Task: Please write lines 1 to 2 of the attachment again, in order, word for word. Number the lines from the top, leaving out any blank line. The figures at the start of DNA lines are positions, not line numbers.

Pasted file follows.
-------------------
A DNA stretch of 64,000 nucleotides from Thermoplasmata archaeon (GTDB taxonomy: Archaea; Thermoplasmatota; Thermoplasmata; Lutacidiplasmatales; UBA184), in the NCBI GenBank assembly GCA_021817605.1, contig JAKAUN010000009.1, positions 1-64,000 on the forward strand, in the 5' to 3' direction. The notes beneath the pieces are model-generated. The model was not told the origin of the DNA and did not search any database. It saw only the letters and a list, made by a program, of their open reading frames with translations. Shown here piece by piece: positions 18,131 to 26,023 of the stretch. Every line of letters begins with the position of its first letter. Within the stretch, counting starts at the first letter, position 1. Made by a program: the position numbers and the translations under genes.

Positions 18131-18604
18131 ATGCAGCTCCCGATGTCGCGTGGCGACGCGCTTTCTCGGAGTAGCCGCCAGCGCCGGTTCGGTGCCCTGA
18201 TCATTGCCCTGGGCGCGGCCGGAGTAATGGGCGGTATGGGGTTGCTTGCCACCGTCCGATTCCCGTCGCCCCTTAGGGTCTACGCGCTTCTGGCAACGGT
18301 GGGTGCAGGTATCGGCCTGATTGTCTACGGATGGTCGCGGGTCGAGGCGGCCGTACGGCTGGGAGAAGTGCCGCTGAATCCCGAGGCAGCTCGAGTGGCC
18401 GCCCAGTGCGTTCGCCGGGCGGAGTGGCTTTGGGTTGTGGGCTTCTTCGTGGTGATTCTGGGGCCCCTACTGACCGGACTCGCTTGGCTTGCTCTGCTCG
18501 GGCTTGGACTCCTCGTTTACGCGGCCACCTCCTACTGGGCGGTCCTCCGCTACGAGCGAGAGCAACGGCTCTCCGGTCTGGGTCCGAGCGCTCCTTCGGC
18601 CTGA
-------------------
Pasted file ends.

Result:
A DNA stretch of 64,000 nucleotides from Thermoplasmata archaeon (GTDB taxonomy: Archaea; Thermoplasmatota; Thermoplasmata; Lutacidiplasmatales; UBA184), in the NCBI GenBank assembly GCA_021817605.1, contig JAKAUN010000009.1, positions 1-64,000 on the forward strand, in the 5' to 3' direction. The notes beneath the pieces are model-generated. The model was not told the origin of the DNA and did not search any database. It saw only the letters and a list, made by a program, of their open reading frames with translations. Shown here piece by piece: positions 18,131 to 26,023 of the stretch. Every line of letters begins with the position of its first letter. Within the stretch, counting starts at the first letter, position 1. Made by a program: the position numbers and the translations under genes.

Positions 18131-18604